Opening up Reckless Intentions‘ Lights is Ghost Town which explodes with pop punk energy. Octave chords and a strong bassline make this track what it is, but the vocal style would have benefitted from taking a leaf from The Story So Far or Boston Manor and adding a load more grit into the vocals which would have fronted the energy of the band much better from the very start of the release. The more emo feel to the vocals leaves the punchy and fairly aggressive instrumentation to fall a bit flat, especially in the most whiny parts. Following this comes single Stitches which feels a lot more like an alt-rock song than the previous attempt on the release. The whiny lack of power in the forced-accent vocals actually works well here, and added harmonies through certain lines adds some depth that remains promising.
L I G H T S is the third track which is an instrumental. It is the best of the first half from its inherent control over the instrumentation which is honestly very good. This is let down a bit again in fourth track Outcast where the forced accent on the vocals is just not working out well, and the tuning has some issues too. Contrasting this fully is the final track Home which is an all-round brilliant song. Instrumentation and vocals gel incredibly well, and the opening demonstrates the true ability of frontman Matty Halliwell’s voice.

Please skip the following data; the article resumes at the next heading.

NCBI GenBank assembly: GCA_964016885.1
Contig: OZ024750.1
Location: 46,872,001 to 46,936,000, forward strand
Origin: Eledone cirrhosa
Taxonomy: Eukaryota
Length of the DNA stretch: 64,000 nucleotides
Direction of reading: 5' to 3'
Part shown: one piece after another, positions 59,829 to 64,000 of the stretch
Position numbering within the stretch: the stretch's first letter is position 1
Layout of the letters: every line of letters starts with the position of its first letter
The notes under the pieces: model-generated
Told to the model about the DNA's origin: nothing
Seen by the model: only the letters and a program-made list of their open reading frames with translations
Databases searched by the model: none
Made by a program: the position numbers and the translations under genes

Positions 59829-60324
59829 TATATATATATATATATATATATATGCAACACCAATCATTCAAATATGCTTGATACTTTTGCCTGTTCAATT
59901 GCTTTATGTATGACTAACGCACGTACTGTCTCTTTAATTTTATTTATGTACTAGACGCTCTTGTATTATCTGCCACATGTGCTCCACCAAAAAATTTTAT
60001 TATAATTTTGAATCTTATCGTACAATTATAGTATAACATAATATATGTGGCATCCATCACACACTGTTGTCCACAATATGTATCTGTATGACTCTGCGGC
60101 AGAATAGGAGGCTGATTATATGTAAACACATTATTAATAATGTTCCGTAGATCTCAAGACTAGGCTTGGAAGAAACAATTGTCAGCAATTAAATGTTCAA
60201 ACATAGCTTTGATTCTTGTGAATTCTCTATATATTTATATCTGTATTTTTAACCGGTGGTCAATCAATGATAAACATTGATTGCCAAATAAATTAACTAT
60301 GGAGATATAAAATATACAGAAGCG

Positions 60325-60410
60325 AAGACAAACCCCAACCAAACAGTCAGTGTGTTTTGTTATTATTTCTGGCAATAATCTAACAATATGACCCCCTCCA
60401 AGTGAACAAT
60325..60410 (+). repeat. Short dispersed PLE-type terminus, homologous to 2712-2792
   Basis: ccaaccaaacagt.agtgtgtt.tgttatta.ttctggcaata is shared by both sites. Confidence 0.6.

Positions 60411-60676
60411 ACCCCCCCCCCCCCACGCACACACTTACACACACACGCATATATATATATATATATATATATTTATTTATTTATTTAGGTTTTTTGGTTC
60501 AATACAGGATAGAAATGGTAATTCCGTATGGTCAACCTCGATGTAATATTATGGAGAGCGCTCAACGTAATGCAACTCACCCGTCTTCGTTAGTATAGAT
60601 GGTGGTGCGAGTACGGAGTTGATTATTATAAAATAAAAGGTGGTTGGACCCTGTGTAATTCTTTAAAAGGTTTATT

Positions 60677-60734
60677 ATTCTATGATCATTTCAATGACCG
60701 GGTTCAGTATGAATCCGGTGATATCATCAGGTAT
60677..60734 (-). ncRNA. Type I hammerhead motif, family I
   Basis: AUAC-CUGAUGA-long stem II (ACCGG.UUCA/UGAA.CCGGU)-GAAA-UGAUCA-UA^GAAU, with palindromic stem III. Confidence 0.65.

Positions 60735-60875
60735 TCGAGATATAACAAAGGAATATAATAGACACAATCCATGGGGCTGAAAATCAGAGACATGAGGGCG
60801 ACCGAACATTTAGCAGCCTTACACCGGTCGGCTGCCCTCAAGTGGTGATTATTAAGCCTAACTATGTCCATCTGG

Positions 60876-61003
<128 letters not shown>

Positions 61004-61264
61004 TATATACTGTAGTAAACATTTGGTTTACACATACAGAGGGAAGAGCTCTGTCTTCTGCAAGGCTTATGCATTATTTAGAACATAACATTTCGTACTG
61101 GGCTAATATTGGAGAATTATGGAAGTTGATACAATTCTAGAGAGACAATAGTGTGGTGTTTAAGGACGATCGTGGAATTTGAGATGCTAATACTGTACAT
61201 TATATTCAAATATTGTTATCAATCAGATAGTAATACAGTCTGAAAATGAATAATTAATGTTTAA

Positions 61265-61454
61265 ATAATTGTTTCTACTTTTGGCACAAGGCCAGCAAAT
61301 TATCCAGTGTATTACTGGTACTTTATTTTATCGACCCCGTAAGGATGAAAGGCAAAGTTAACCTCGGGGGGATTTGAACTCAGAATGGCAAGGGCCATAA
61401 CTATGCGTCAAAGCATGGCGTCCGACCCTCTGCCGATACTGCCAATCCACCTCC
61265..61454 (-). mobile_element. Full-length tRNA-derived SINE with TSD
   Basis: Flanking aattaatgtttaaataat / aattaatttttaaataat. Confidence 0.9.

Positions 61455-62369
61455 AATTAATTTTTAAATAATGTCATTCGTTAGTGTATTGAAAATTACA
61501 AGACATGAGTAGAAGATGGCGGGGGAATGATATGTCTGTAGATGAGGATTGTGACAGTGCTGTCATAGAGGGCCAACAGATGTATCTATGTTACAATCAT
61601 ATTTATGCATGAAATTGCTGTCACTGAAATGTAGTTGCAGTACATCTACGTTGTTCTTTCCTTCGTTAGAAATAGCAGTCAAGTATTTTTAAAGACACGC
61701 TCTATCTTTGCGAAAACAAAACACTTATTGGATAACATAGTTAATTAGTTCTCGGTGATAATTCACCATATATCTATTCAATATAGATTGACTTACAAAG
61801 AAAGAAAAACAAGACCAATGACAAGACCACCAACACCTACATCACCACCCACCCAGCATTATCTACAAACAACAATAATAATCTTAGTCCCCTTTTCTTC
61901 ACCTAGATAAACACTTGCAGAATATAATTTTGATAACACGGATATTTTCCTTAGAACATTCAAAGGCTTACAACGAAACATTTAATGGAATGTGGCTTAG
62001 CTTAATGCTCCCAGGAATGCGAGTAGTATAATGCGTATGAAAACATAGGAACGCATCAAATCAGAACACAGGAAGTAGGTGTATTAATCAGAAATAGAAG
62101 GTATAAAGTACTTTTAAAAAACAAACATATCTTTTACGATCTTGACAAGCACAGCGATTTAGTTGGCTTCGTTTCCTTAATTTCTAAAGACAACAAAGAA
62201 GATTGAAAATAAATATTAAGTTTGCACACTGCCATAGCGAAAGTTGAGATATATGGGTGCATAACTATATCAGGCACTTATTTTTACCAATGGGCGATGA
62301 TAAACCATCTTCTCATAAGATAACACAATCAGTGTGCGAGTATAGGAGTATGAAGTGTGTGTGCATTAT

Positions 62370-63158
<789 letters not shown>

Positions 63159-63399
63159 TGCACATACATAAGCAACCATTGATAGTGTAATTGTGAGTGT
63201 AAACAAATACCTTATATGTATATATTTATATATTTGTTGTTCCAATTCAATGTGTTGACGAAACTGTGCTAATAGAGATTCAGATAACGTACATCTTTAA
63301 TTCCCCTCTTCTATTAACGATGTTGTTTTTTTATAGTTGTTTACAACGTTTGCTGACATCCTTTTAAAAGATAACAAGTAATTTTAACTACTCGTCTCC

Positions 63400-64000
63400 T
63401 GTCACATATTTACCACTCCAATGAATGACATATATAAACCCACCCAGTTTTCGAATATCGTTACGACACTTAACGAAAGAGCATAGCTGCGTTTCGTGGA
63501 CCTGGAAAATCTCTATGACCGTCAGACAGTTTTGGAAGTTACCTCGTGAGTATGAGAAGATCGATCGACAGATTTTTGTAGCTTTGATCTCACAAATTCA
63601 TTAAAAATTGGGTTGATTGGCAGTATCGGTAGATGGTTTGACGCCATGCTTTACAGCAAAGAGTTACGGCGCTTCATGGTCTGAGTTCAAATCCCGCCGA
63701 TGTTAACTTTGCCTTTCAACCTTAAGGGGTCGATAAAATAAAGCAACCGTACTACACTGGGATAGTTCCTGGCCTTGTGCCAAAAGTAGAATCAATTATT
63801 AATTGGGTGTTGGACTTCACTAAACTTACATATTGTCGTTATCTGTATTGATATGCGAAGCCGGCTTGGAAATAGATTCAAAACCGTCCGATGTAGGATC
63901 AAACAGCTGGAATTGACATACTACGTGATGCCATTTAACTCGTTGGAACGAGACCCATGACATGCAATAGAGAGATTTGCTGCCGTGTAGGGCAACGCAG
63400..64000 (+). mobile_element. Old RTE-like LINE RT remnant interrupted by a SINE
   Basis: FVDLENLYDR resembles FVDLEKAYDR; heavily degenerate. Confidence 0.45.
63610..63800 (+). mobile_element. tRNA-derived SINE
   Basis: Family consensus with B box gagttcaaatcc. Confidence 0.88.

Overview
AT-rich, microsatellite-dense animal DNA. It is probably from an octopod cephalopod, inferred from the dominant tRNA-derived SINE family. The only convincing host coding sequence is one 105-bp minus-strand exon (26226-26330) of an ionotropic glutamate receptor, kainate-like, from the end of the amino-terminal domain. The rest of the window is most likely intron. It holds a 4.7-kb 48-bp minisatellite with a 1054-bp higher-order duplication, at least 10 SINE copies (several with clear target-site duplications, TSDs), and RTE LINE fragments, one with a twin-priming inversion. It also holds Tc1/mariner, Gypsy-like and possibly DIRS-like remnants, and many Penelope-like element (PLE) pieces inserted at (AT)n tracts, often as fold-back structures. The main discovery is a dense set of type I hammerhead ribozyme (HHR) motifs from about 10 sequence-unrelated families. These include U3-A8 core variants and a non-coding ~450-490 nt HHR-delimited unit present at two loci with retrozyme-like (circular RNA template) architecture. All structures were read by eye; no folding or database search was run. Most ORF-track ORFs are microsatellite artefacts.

The overarching feeling across the tracks is a lack of inspiration really. The obvious exception is Home, where Reckless Intentions come into their own and this is the main area that has legs to go forward into the next release. Not a bad release, but 4 of 5 tracks are fairly generic and could do with something to set them apart whereas Home has a newfound power and emotion that is lacking elsewhere in the EP.
Opening the EP is the rawest-sounding grunge instrumental track of 2017, titled Maureen. The guitar tones from the very start are crunchy and the development of a glazey tone on the lead smooths over the crashing cymbals to make the track settle into the fabric of the EP. Co-frontman Lloyd Carter-Crosby’s vocals on Home come as a good accompaniment to the instrumentation behind him. The grit in his voice brings added depth to the track, and at the 2 minute mark the harsh tones of Alex Went are added to provide a grounding to the lifting melodies. The song also features a guest lead solo from bassist Sam Durham which demonstrates the versatility of the LOVE BUZZ members. Following this is Take Love which begins in a delayed instrumental before the bite begins with Tim Charlwood’s hard-hit drums. The verses are slightly understated before Lloyd’s vocals shine straight through to make a fantastically beefy sound that will be pit-inducing in the live arena.